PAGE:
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The Daughter of Time Paperback – September 4, 2013
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By today's standards, it starts slowly, The main character, Recuperating from an injury received during a chase after a thug, Inspector Alan Grant is flat on his back throughout the novel. Two or three other characters drop in from time to time to bring him information that he needs to solve the crime. Which, by the way, occurred in the late 15th century. In short, the book has some of the characteristics that fiction-writing advisors tell aspiring authors never to do. The inciting incident is the gift of a picture of a long dead king, Richard the Third, for example.
So it's not a book for everyone, OK? Alan Grant becomes intrigued with the portrait, and decides to find out if Richard really did murder his two young nephews. For hundreds of years history has said he did it. (Or had it done.) But are the historians right?
I've loved this novel most of my reading life. Try it. If you're an aspiring writer, you'll learn something. If you like being challenged, you'll learn something about the way history becomes fact. And if you're a general reader of mysteries, this one is a gem.
Since that long ago time, I have read dozens of books about that period of history, especially during the past couple of years when it has been something of an obsession of mine. The result is that I'm now much better equipped to follow Tey's plot and the reasoning of her protagonist Inspector Alan Grant.
When I ran across a reference to her book recently, I was intrigued and decided it was time to read it again. I'm very glad that I did.
The plot of the book is that Inspector Alan Grant has been seriously injured in a fall while chasing a miscreant and is now bedridden in the hospital with a broken leg and injuries to his spine. He must lie flat on his back. He is extremely bored.
In order to divert him, his friends have been bringing him piles of books, but he can't get interested in them. One of his friends, an actress, knowing of his fascination with faces, brings him pictures of several historical figures who have mysteries attached to them. Most of the pictures do not pique his interest, but finally one of them does capture his imagination. It is a copy of the famous portrait of Richard III.
Grant knows little about Richard III except what he remembers from Shakespeare which is, basically, that he killed his two nephews, the "Princes in the Tower," and that he died on Bosworth Field calling for a horse, but, as a student of faces and one whose career depends on being able to read faces, he begins to doubt, while studying the portrait of Richard, that this man was a murderer. He determines to conduct an investigation, four hundred years after the fact, to determine the accuracy of the charges against the man.
His actress friend is delighted to have found something that will occupy Grant's mind and distract him from his predicament. What he needs is someone to do research for him and she happens to know just the person, a young American friend of hers who has an interest in history. Soon he is introduced to Brent Carradine and the two form an alliance and a working partnership in search of the truth.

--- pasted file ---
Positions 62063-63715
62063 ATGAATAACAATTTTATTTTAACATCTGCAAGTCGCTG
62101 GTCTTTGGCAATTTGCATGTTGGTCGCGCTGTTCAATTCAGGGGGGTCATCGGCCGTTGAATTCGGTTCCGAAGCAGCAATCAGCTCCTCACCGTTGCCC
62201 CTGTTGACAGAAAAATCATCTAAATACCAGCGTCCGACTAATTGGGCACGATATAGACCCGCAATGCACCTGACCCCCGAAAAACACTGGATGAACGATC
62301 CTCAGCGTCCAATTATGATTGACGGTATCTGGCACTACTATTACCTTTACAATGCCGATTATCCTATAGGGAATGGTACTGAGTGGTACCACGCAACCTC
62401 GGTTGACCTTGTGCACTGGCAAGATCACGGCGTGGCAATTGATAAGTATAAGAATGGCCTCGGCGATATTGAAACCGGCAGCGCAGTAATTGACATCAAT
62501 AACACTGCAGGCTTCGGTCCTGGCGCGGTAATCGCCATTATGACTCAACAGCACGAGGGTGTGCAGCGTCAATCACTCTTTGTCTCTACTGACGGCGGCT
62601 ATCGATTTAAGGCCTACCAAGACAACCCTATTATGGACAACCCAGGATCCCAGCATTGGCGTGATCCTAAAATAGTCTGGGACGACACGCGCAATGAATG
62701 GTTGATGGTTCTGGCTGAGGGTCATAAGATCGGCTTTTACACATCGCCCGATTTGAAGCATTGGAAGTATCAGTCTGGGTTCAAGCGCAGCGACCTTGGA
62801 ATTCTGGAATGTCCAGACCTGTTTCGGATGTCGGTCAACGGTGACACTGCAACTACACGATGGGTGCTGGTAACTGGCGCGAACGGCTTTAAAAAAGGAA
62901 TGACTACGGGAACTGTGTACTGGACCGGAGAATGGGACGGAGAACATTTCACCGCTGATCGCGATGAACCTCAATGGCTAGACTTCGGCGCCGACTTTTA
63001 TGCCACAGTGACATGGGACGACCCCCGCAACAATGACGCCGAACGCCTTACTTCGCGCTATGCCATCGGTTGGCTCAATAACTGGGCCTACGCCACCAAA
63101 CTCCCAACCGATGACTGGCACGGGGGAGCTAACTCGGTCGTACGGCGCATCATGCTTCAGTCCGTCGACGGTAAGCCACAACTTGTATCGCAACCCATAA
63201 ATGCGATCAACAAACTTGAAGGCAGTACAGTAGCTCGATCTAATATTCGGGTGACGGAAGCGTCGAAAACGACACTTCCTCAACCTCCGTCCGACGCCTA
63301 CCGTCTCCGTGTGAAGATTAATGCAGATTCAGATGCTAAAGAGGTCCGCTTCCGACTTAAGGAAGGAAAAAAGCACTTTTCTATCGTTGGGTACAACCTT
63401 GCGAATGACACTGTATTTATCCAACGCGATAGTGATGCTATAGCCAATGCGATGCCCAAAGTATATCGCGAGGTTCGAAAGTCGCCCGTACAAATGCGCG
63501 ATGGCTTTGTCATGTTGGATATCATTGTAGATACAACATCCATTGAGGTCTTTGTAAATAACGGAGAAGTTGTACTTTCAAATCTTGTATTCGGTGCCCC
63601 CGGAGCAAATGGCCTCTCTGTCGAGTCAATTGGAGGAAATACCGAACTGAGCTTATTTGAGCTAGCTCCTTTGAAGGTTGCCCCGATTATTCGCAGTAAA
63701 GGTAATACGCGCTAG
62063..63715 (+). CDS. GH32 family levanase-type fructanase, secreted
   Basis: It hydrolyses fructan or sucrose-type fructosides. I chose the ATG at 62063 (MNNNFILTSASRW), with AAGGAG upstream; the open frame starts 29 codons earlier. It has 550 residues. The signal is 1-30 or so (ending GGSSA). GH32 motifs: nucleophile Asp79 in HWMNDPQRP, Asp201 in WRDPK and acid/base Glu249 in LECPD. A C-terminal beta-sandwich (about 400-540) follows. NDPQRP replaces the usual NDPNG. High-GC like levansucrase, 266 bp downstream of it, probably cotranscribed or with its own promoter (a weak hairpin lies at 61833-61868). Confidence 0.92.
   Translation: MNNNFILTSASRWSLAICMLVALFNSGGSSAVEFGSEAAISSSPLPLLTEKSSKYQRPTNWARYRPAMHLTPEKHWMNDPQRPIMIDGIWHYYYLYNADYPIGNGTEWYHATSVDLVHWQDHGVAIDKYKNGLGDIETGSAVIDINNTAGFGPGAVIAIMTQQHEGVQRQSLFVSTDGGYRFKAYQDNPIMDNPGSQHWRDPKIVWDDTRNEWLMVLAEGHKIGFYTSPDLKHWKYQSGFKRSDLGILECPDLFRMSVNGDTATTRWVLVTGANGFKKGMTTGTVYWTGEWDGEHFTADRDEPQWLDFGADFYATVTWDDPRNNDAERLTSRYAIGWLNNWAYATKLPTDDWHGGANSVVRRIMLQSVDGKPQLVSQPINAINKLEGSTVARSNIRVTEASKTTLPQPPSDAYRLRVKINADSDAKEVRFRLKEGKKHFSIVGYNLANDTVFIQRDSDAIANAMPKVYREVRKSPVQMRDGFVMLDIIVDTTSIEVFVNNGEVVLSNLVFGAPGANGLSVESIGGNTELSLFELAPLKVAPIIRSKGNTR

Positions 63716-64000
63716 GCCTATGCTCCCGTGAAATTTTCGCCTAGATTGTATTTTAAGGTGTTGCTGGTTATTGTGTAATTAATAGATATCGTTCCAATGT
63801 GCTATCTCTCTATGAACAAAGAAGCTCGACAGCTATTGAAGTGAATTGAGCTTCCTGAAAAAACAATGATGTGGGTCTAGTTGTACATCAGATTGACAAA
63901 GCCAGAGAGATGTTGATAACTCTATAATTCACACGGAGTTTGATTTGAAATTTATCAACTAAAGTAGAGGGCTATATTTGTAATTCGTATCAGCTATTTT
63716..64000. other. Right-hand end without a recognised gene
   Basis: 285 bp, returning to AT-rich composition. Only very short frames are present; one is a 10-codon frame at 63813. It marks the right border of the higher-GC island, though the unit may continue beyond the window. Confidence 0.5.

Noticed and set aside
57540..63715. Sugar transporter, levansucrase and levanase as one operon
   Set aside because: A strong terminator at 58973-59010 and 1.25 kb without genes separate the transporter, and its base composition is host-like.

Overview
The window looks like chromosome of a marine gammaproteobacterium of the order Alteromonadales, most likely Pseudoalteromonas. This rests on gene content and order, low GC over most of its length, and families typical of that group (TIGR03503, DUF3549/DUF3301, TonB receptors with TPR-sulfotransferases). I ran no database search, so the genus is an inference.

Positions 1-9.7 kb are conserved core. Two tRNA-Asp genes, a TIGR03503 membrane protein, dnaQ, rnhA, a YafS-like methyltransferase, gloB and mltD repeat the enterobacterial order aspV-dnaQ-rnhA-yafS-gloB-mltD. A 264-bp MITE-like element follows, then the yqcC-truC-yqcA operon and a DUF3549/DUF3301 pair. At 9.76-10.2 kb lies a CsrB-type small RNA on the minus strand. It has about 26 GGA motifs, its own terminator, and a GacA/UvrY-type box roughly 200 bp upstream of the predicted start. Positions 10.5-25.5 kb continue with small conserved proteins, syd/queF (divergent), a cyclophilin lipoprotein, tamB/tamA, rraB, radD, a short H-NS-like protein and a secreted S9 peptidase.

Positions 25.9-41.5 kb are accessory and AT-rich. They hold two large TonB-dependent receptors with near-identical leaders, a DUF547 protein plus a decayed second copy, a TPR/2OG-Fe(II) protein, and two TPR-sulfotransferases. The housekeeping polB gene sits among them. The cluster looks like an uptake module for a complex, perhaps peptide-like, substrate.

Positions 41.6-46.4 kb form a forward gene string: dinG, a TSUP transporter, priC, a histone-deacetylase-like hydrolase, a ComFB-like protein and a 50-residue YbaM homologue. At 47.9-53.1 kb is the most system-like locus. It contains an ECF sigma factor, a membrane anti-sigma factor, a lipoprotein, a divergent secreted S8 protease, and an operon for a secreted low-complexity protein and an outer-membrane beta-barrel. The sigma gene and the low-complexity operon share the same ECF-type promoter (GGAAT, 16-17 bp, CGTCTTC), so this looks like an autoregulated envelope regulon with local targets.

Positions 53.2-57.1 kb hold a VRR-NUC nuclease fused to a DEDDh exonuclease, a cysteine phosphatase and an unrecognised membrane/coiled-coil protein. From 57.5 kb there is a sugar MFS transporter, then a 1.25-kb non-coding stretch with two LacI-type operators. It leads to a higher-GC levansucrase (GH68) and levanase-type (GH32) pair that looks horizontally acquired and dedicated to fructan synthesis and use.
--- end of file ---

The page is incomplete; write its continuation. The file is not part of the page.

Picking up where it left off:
The two pore over history books and historical accounts of events of the late 15th century, but they soon discover that the most famous accounts of the period - that of Sir Thomas More, for example - were not contemporaneous but were actually written later, during the Tudor period. Since the Tudors were mortal enemies of Richard, can their accounts really be trusted? Grant, the consummate detective, doesn't think so.
At length, the two investigators find that none of the reports that were actually written during the time of Richard's life refer to the death of the two princes and that there is evidence that the mother of the two remained in a friendly relationship with Richard and that her daughters continued to attend events at his court. None of that seems to be the action of a mother or a family who considered Richard to be the murderer of their sons and brothers. Grant and Carradine come to the conclusion that the princes were, in fact, still alive in the Tower throughout Richard's reign.
So, what happened to them? Were they killed, and, if so, who killed them?
Grant decides to follow the clues, as he would in any murder investigation, to try to uncover the culprit. The first question he asks is, who stood to gain from the princes' death?
It wouldn't have been Richard, since after his brother Edward IV's death, Parliament had declared his children with Elizabeth Woodville as illegitimate because there had been an earlier, undissolved marriage with another woman. But there were other children, those of his brother George, who stood ahead of Richard in line to become king, and yet those children continued to live and thrive.
After Richard's death, Henry VII, the first of the Tudors, rescinded all of that and made the Woodville children legitimate again because he wished to marry the oldest of them, the young Elizabeth. In short order, he also sent the children's mother (his mother-in-law) to a convent to live out her days. He also began to systematically rid the government and the aristocracy of the various Woodville relatives who had permeated it during the Yorkist reigns. No mention is made of the princes.
Grant forms the theory that it was Henry who caused the princes to be killed since, by the order of succession, the older one would have been legitimately seen as king and would have provided a rallying point for his enemies. He sent the princes' mother to a convent so that she would be out of the way and have no means of protesting. He then purged other members of the extensive family.
Tey, through Grant, lays out a very plausible case for her theory. She was not the only one who believed Richard innocent. Throughout the more than 450 years since Richard lived and died, there have been loyal groups in Britain who have continued to believe that he had been falsely maligned and to work to rehabilitate his reputation. Tey's book, which was published in 1951, influenced that movement and convinced many to join it. Such has been the far-reaching influence of this unique murder mystery.
This was a work of fiction, of course, and yet it offered a fascinating journey through English history. It also gives us a study of a high-minded obsession, as well, as Grant becomes thoroughly convinced of the falsity of the charge against the accused and he is determined to prove him innocent and bring the guilty to justice. It is, after all, what he does.